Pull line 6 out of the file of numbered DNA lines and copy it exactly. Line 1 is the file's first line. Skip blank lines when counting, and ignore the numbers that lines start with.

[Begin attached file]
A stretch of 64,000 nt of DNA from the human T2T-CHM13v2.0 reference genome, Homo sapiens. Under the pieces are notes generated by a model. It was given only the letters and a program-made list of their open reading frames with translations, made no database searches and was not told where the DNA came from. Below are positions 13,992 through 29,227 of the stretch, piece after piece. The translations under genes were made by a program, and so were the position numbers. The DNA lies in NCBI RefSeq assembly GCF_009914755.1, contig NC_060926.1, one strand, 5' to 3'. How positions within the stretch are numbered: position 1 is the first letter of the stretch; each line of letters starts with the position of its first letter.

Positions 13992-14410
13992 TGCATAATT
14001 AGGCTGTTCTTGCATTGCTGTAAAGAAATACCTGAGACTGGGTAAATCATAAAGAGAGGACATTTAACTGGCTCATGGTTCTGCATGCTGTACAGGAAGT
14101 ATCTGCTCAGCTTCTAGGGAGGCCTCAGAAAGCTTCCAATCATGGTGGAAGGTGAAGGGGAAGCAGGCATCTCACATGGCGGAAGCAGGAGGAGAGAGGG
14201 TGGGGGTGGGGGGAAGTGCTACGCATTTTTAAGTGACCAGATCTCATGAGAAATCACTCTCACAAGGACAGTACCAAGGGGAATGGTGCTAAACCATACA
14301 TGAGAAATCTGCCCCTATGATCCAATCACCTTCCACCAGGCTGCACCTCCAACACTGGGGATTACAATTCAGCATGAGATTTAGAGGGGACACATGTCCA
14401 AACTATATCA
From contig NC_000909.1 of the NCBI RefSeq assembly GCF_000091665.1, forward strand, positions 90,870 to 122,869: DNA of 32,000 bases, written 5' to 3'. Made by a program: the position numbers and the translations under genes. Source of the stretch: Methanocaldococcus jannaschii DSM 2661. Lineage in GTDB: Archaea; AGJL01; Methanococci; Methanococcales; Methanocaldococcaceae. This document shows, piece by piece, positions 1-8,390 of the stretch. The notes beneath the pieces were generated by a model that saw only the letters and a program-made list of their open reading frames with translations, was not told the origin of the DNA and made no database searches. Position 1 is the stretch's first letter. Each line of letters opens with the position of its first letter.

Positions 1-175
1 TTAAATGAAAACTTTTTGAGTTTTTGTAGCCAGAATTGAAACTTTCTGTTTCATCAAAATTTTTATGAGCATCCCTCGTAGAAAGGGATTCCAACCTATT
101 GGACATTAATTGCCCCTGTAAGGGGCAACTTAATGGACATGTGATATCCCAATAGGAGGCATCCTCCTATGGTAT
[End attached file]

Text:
14201 TGGGGGTGGGGGGAAGTGCTACGCATTTTTAAGTGACCAGATCTCATGAGAAATCACTCTCACAAGGACAGTACCAAGGGGAATGGTGCTAAACCATACA